The Nile Delta is Egypt’s most fertile and (barring Cairo) its most heavily populated region – nearly half the people in Egypt live here, and despite the lack of ancient sites, a scoot around the Delta on service taxis and third-class trains gives a feel for today’s Egypt in a way that visits to tombs and temples do not. Although several pharaonic dynasties arose and ruled from this region – Lower Egypt – little of their capitals remain beyond mounds of debris known as tell or kom. The pharaohs themselves plundered older sites of sculptures and masonry, and with a yearly rainfall of nearly 20cm (the highest in Egypt) and an annual inundation by the Nile that coated the land in silt, mud-brick structures were soon eroded or swept away. More recently, farmers have furthered the cycle of destruction by digging the mounds for a nitrate-enriched soil called sebakh, used for fertilizer; several sites catalogued by nineteenth-century archeologists have now all but vanished. On those that remain, there’s good information at w

Rosetta is a charming little town, with a special architecture of its own, but the main cities of the Delta, including Mahalla, Tanta and Damietta, are of interest not so much for any sights or attractions, but because they do not have any, and thus represent a chance to see the ordinary, workaday “real” Egypt which usually escapes most tourists. The Delta also abounds in moulids (popular festivals), the largest of which draw crowds of over a million. Companies of mawladiya (moulid people) run stalls and rides, Sufi tariqas perform their zikrs, people camp outdoors, and music blares into the small hours. Smaller, rural moulids tend to be heavier on the practical devotion, with people bringing their children or livestock for blessing, or the sick to be cured.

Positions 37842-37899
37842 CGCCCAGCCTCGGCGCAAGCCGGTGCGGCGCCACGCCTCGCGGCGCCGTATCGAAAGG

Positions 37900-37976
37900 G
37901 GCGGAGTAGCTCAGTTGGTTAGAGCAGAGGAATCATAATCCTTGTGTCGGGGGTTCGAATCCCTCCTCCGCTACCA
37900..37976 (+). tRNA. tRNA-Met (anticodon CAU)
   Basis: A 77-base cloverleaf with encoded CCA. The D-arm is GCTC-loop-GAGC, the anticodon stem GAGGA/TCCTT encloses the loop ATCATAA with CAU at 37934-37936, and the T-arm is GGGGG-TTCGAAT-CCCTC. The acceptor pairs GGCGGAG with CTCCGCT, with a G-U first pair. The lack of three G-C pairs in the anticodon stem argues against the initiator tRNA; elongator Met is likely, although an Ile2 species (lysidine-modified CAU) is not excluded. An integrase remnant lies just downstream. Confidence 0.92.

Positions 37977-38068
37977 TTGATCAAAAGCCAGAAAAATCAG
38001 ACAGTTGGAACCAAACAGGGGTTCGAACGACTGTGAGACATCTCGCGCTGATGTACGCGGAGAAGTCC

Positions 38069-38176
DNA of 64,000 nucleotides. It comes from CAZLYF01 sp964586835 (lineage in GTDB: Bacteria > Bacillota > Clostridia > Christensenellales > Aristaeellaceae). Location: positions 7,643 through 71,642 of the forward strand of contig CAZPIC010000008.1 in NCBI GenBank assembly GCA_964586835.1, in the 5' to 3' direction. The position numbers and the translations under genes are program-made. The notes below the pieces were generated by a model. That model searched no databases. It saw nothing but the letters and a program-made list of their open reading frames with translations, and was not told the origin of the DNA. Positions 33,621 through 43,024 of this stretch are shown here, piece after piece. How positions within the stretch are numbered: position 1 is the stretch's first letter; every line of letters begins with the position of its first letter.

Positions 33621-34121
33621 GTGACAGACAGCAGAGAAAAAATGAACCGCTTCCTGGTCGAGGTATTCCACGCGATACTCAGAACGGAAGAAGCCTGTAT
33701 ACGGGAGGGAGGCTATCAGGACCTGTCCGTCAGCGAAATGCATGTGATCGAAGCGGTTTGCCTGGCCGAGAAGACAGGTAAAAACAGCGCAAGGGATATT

The Delta’s other main attraction is its flat, intensely green landscape, riven by waterways where feluccas glide past mud-brick villages and wallowing buffalo. The northern lakes are a wintering ground for birdlife – in ancient times, wealthy Egyptians enjoyed going fowling in the reeds, using throwing sticks and hunting cats; their modern-day counterparts employ shotguns. The Delta is also still a habitat for wildcats and pygmy white-toothed shrews, but boars have been driven out, and the last hippopotamus was shot in 1815.

More sombrely for the ecology, the Delta is one of the world regions most vulnerable to the effects of global warming. Oceanographers predict that a one-metre rise in the sea level would swamp Alexandria and submerge the Delta as far inland as Damanhur, destroying six percent of Egypt’s cultivable land and displacing 3.3 million people. The freshwater Delta lagoons, which provide much of the nation’s fish, would also be ruined. A more immediate threat is erosion by the Mediterranean. Now that the Delta is no longer renewed by silt from the Nile, its coastline is being worn away.

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